Gestational diabetes

Too much sugar in the blood during pregnancy. The condition disappears after childbirth.



A beautiful shawl traditionally made in Mexico or Guatemala to carry merchandise and children. It is also a piece of fashion. Traditional midwives use the shawl to massage pregnant women and new mothers. They also use this tool to help the baby rotate and descend in the birth canal in an optimal position.



When pressure and pushes lacerates the perineum, vulva or vagina. Some tears require stitches, others don’t. A tear heals faster than a straight cut (episiotomy) because it follows the fibres of your skin tissue.

Sikiökalvojen puhkaisu

Rupture of membranes

Rupture of membranes (ROM) or amniorrhexis is a term used during pregnancy to describe a rupture of the amniotic sac. Normally, it occurs spontaneously at full term during labour. Rarely, it doesn’t happen and the baby is born “en caul”. Rupture of the membranes is known colloquially as "breaking the water”. Membranes are sometimes artificially broken to kick start or accelerate labour.



Single dose anaesthetic injection in the spinal fluid. Acts quickly in numbing the saddle area. The risks are hypotension, difficulty to push, severe itching, headache, medication crosses the baby bloodstream, challenged breastfeeding.



Oh, the c-word. Call them “surges” just like Ina May Gaskin does. Suddenly these waves are more pleasurable.

Synnytyksen käynnistys

Birth induction

When nature is assisted by the human’s touch.



A new beginning.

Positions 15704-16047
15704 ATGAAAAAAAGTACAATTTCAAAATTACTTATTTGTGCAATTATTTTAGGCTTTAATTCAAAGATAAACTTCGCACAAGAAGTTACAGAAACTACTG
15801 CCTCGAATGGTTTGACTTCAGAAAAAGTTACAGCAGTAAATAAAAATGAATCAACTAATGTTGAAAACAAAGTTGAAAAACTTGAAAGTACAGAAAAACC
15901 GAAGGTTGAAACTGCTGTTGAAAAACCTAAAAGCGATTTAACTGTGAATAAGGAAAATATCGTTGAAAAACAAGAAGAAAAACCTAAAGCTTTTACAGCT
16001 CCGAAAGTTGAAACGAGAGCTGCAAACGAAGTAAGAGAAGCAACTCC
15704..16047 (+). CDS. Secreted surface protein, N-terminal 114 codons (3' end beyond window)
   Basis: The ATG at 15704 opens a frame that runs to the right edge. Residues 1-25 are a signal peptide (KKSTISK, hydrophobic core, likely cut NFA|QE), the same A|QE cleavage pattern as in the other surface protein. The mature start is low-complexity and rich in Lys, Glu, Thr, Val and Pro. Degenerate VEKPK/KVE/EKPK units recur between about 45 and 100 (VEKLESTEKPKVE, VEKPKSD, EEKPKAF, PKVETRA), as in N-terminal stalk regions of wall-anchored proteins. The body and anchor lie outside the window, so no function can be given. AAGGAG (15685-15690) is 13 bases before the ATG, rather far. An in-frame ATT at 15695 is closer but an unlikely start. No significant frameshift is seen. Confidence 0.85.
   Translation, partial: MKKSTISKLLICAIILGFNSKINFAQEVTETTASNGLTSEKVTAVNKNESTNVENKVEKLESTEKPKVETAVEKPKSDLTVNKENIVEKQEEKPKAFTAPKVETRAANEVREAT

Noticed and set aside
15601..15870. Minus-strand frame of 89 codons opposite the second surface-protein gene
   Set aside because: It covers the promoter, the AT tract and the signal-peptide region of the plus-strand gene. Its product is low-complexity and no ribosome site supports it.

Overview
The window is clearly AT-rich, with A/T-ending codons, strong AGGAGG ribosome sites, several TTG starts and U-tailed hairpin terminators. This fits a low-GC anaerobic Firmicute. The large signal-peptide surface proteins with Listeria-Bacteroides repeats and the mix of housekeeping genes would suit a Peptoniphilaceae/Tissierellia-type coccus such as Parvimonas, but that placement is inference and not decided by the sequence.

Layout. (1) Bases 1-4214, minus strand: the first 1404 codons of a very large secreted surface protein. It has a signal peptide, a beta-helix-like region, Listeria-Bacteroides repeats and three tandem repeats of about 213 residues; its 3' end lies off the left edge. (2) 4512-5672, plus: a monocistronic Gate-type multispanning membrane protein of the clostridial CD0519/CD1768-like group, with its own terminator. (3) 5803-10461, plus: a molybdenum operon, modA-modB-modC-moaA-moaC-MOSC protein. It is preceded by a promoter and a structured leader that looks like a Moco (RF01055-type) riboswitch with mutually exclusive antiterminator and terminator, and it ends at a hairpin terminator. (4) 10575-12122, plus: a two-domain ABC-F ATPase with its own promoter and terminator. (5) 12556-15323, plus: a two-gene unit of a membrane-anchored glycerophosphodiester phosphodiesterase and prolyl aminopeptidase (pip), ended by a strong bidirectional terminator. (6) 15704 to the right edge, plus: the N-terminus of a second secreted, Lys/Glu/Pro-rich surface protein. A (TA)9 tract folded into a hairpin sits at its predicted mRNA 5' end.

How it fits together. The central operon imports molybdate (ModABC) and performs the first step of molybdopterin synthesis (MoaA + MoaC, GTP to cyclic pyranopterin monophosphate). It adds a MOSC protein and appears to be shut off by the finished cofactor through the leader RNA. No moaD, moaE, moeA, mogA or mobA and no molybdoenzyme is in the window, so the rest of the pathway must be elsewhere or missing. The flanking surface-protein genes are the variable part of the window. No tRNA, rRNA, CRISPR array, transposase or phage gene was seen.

Synnytys laskettu aika

Due date

Are babies just like industrial pizzas? Let’s talk about an approximate due month, shall we?


Delivery ward

This is the ward dedicated to birth.


Fetal ejection reflex (FER)

This is a natural process happening during an undisturbed birth. High levels of adrenaline can trigger the foetal ejection reflex. The surge triggers strong, rapid contractions which move the baby from the uterus and into the birth canal. The pressure of the baby in the vagina stimulates the Ferguson reflex, which is the uncontrollable expulsion of the baby, which happens when nerves in the pelvis are stimulated as the baby descends through the birth canal. This biofeedback sends messages to the brain to release even more oxytocin, resulting in two or three strong contractions. The baby is born quickly and easily without voluntary pushing from the mother. More about FER.



Like in ovulation test, pregnancy test, amniotic fluid test, GBS+ test.


Tens machine / Tens unit

Transcutaneous Electrical Nerve Stimulation. Electrodes are sticked on your skin and you press a button to deliver an electric shock. It feels like thousands needles. Another pain tricker that makes endorphins kick in.